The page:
Muller cell expression of genes implicated in proliferative vitreoretinopathy is influenced by substrate elastic modulus.

Joshua T. Davis, Q. Wen, Paul A. Janmey, Deborah C. Otteson, William J. Foster

Research output: Contribution to journalArticlepeer-review

27 Scopus citations


Matrix stiffness is recognized increasingly as a significant factor in cell and tissue function. To understand better the mechanosensitivity of Müller cells and its association with vitreoretinal disorders, we examined morphology, propagation, and expression of genes in Müller cells that were cultured on substrates of varying elastic moduli. A conditionally immortalized mouse Müller cell line was cultured on laminin-coated polyacrylamide substrates with calibrated Young's moduli. Glass was used as a control. Phase contrast, fluorescence, and atomic force microscopy were used to study cell morphology and propagation. Expression of extracellular matrix (ECM) genes was analyzed using quantitative reverse-transcription PCR. The adherent area, stiffness, and propagation of Müller cells all are affected by matrix stiffness, but to different extents and with different ranges of sensitivity. Of 85 ECM genes tested 11 showed a continuous >4-fold increase or decrease in mRNA expression as a function of the substrate elastic modulus. The changes were statistically significant in four genes: connective tissue growth factor (Ctgf, P = 0.04), tenascin C (Tnc, P = 0.035), Collagen Iα1 (Col1a1, P = 0.0001), and Collagen IVα3 (Col4a3, P = 0.05), with all showing increased expression on softer substrates. There are significant changes in morphology, cytoskeletal integrity, and gene regulation in Müller cells as a function of the stiffness of the substrate. Changes in local tissue elastic modulus may have a role in vitreoretinal disorders. These findings also may have implications for strategies for improved integration of retinal prosthetics, and for stem cell therapies, particularly targeting the transcriptional regulators YAP and TAZ.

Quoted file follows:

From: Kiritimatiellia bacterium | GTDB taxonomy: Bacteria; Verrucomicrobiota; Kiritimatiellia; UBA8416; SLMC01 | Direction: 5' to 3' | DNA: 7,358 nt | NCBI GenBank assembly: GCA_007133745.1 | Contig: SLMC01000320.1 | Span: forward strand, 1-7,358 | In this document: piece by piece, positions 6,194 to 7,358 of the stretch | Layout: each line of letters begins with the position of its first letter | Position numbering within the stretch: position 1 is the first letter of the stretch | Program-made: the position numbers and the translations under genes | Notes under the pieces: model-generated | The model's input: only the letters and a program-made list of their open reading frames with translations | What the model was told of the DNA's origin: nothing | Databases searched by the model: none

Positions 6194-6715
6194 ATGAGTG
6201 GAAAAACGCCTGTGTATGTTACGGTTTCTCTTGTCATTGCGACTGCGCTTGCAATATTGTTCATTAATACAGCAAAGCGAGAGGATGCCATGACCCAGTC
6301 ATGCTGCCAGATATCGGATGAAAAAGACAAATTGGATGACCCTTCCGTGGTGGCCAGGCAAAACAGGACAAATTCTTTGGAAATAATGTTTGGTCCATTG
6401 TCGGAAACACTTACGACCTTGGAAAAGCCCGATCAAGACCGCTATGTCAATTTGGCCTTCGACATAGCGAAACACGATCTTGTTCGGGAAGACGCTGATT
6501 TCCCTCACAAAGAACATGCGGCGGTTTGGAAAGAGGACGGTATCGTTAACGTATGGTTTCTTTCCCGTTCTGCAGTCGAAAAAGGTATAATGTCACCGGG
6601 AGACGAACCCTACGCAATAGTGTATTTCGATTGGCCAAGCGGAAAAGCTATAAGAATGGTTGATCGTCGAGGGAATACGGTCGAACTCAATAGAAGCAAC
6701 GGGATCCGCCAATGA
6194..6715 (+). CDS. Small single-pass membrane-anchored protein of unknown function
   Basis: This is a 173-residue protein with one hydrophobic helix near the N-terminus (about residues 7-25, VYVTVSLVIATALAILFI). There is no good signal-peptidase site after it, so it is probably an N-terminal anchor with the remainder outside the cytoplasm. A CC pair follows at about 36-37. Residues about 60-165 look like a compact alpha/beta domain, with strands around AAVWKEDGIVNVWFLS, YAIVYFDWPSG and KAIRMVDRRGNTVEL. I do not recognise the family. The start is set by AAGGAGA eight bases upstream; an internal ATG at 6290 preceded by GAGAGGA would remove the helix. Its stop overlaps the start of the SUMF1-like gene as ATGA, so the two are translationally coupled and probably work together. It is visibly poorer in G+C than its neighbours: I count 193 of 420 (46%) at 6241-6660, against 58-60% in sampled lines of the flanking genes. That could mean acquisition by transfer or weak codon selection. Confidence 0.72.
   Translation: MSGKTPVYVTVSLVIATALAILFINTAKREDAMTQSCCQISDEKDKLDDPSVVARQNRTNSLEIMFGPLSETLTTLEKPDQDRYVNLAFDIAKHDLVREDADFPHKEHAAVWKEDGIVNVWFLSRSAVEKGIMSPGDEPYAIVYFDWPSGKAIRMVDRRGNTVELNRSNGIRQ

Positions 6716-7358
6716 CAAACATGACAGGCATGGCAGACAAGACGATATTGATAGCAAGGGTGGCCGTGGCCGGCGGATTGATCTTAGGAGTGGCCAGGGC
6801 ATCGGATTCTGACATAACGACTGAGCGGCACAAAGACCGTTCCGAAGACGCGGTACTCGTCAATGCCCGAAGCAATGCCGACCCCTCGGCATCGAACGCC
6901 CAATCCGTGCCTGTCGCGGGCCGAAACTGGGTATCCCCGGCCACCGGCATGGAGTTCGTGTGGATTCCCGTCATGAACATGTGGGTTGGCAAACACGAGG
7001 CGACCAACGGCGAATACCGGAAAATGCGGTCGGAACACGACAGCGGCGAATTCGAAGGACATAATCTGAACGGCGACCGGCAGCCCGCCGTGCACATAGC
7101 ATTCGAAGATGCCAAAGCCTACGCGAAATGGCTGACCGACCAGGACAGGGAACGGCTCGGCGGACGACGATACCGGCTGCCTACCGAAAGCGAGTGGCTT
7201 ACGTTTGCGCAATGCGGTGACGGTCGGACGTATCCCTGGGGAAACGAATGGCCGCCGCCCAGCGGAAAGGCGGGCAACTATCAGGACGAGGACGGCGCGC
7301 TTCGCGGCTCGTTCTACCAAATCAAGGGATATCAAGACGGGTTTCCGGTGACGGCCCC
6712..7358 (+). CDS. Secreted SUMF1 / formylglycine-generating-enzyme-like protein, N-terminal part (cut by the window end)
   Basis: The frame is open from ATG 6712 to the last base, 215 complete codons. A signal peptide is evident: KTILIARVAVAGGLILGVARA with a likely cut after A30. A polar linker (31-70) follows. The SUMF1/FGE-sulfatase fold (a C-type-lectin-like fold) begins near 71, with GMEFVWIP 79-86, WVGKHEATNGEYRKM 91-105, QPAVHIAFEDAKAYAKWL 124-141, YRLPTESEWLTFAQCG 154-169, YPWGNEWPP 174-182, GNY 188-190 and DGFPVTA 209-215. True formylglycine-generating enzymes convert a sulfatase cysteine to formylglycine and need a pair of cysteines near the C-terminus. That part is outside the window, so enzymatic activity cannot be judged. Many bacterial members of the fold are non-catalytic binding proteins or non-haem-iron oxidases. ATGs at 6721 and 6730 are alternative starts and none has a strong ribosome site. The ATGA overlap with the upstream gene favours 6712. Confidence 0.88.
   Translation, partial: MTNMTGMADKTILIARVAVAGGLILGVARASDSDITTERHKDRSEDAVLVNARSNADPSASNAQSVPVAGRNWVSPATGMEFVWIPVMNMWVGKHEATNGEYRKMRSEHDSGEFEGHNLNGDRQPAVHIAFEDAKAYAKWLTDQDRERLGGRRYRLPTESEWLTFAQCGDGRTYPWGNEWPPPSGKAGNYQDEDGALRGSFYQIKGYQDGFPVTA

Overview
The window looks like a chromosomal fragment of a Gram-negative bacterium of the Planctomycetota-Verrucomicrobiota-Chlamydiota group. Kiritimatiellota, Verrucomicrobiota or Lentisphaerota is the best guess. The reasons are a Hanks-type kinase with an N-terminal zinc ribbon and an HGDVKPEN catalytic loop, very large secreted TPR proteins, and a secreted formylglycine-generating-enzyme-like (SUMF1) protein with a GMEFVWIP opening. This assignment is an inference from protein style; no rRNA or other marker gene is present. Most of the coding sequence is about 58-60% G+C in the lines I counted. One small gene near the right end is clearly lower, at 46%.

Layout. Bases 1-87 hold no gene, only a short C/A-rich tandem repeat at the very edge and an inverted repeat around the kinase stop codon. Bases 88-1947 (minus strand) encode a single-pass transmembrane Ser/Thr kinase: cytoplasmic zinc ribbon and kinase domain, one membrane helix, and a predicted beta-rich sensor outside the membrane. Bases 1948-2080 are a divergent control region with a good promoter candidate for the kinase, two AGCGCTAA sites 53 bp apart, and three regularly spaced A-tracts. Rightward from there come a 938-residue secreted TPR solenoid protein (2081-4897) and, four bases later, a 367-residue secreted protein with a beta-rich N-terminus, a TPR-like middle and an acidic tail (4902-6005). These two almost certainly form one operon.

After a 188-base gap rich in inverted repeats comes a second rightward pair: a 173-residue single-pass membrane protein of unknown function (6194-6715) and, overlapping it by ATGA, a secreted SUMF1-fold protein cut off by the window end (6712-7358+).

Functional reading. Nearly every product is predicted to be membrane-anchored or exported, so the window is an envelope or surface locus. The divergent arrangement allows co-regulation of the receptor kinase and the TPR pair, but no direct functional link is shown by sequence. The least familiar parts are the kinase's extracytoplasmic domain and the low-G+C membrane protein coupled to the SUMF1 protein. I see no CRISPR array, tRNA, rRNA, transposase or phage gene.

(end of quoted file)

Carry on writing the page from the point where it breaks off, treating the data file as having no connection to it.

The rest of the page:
Original languageEnglish (US)
Pages (from-to)3014-3019
Number of pages6
JournalInvestigative ophthalmology & visual science
Issue number6
StatePublished - 2012

ASJC Scopus subject areas

  • Ophthalmology
  • Sensory Systems
  • Cellular and Molecular Neuroscience


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